en-de  THE BISHOP'S SECRET by FERGUS HUME - Chapter 28 Hard
Für weitere Informationen klicken Sie bitte auf den Titel dieses Kapitels.
Kapitel 28 - Gabriels Rückkehr
"Meine liebe Daisy, es tut mir leid, dass du gehst, da es mir eine große Freude war, dich in meinem Haus zu haben. Ich hoffe, du wirst mich nächstes Jahr wieder besuchen, und dann hast du vielleicht mehr Glück.
Mrs. Pansey hielt Mrs. Norsham auf dem Bahnsteig des Beorminsters Bahnhofs diese freundliche, kleine Rede - die trotzdem, wie ein Skorpion, einen Stachel in seinem Schwanz hatte. Nach einem Aufenthalt von zwei Monaten reiste die Stadtmaus so ab, wie sie gekommen war, als alleinstehende, junge Frau; und Mrs. Panseys letzte Bemerkung sollte sie an ihr Versagen erinnern. Daisy hatte das schnell begriffen, aber verärgert über die Stichelei, entschied sie sich, es anders und in einem freundlicheren Sinn zu verstehen, um ihre boshafte Freundin zu verdutzen.
"Glücklich! Oh, liebe Mrs. Pansey, ich bin diesmal sehr glücklich gewesen. Wirklich, Sie sind sehr freundlich gewesen; Sie haben mir alles, was ich wollte, gegeben.
"Außer einem Ehemann, meine Liebe", antwortete die Witwe des Erzdiakons, entschlossen, dass es diesmal kein Missverständnis sein sollte.
Ah! Es stand nicht in Ihrer Macht, mir einen Ehemann zu vermitteln", murmelte Daisy und verzog das Gesicht.
"Ganz richtig, meine Liebe, genau wie es nicht in deiner Macht stand , einen für dich selbst zu gewinnen." Dennoch tut es mir leid, dass Dr. Alder keinen Antrag gemacht hat.
"Freilich!" Daisy warf ihren Kopf zurück. "Sicherlich hätte ich ihn abgewiesen, wenn er es getan hätte. Eine Frau darf nicht ihren Großvater heiraten."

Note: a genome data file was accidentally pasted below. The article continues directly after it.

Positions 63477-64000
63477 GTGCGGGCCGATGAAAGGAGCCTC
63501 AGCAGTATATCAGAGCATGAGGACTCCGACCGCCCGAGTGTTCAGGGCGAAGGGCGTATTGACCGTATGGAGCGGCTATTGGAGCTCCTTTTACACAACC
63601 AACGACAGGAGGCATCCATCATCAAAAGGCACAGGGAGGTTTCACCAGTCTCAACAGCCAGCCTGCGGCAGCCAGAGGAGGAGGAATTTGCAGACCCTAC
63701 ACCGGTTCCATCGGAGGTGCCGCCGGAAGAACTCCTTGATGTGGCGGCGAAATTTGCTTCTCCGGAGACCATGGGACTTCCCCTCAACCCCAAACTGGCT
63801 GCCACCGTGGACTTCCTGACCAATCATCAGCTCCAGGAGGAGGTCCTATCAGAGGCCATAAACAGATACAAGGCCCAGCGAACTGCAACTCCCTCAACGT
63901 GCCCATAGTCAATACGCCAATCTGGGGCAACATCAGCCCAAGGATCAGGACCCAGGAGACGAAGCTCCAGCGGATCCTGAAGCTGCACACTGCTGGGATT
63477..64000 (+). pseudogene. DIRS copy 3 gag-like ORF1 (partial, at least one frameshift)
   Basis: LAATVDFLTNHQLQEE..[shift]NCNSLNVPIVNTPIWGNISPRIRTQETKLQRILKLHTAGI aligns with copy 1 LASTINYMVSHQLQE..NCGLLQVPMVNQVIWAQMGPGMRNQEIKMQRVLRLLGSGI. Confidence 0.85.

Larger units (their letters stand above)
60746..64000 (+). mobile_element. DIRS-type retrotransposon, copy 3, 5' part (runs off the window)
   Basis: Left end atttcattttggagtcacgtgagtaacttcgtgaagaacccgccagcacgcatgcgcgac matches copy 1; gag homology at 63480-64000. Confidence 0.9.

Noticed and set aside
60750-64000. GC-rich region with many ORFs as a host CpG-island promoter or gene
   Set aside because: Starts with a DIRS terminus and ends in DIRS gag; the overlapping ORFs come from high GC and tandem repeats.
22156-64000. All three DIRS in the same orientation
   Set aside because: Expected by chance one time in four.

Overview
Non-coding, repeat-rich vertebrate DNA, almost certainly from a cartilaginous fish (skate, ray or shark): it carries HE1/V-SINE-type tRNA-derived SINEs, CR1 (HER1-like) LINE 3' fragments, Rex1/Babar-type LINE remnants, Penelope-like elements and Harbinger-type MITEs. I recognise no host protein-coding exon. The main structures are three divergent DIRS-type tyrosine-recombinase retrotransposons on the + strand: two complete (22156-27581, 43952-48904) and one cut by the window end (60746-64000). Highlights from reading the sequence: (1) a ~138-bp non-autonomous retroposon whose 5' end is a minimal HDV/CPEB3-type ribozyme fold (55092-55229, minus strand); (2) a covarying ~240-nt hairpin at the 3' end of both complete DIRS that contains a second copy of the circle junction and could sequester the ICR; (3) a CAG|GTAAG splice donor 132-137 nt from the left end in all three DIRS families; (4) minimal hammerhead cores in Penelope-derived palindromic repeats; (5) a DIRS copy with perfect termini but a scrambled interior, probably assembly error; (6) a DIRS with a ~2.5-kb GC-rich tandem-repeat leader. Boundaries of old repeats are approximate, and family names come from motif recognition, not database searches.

Eine Frau darf es nicht, aber eine Frau würde es, anstatt unverheiratet zu bleiben', schnappte Frau Pansey mit erheblicher Boshaftigkeit.
Miss Norsham tupfte vorsichtig eine Ecke eines albernen, kleinen Taschentuchs in ein Auge. "Oh je, ich finde es gehässig von Ihnen, so mit mir zu sprechen", sagte sie weinerlich. "Sie müssen nicht denken, so wie es alle Männer tun, dass jede Frau heiraten will. Ich bin mir sicher, dass ich das nicht tue."
Die alte Dame lächelte erbittert über diese entsetzliche Lüge, doch in dem Glauben, dass sie ein wenig hart zu ihrem abreisenden Gast gewesen war, beeilte sie sich, sich zu entschuldigen. "Ich bin sicher, dass Sie das nicht tun, meine Liebe, und es ist sehr vernünftig von Ihnen, das zu sagen. Wenn ich meine eigenen Erfahrungen mit dem Erzdiakon berücksichtige, sollte ich sicherlich niemandem raten, zu heiraten."
"Sie sind weise im Nachhinein", murmelte Daisy mit einigem Groll, "aber hier ist mein Zug, Mrs. Pansey, danke!" und sie glitt in ein Erste-Klasse-Abteil, ausgesprochen verärgert und sehr trotzig aussehend. Bei der Ehemannjagd zu scheitern war schlimm genug, aber für den Misserfolg verspottet zu werden, war unerträglich. Daisy fragte sich nicht länger, warum Mrs. Pansey in Beorminster gehasst wurde. Ihre eigenen Gefühle in diesem Moment drängten sie, die gute Dame unter die Räder der Lokomotive zu stoßen.
"So, meine Liebe, ich werde 'auf Wiedersehen' sagen", sagte Mrs. Pansey und verzog ihr grimmiges Gesicht zu einem liebenswürdigen Lächeln. "Versichere deine Mutter meiner Liebe, Teure", und die beiden küssten sich mit dieser Zurschaustellung von Zuneigung, die zwischen zwei Damen vorkommt, die einander nicht mögen.
"Entsetzliche alte Katze!" sagte Daisy zu sich selbst, als sie ihr Taschentuch aus dem nun fahrenden Zug schwenkte.
"Du liebe Zeit! Wie ich dieses Mädchen ablehne", monologisierte Mrs. Pansey und schüttelte ihre Handtasche zur abreisenden Daisy. "Nun! gut, niemand kann sagen, dass ich ihr gegenüber nicht meine Pflicht getan habe", und sehr zufrieden mit sich selbst stolzierte die anständige Dame majestätisch aus dem Bahnhof, auf der Lauer, irgendeine ihrer Freundinnen, die in der Nähe sein könnten, begierig aufzugreifen und zu quälen. Für seine Sünden sandte die Vorsehung Gabriel in ihre Fänge und Mrs. Pansey war bei dem Anblick, wie er aus dem Bahnhof kam, vor Erstaunen wie gelähmt.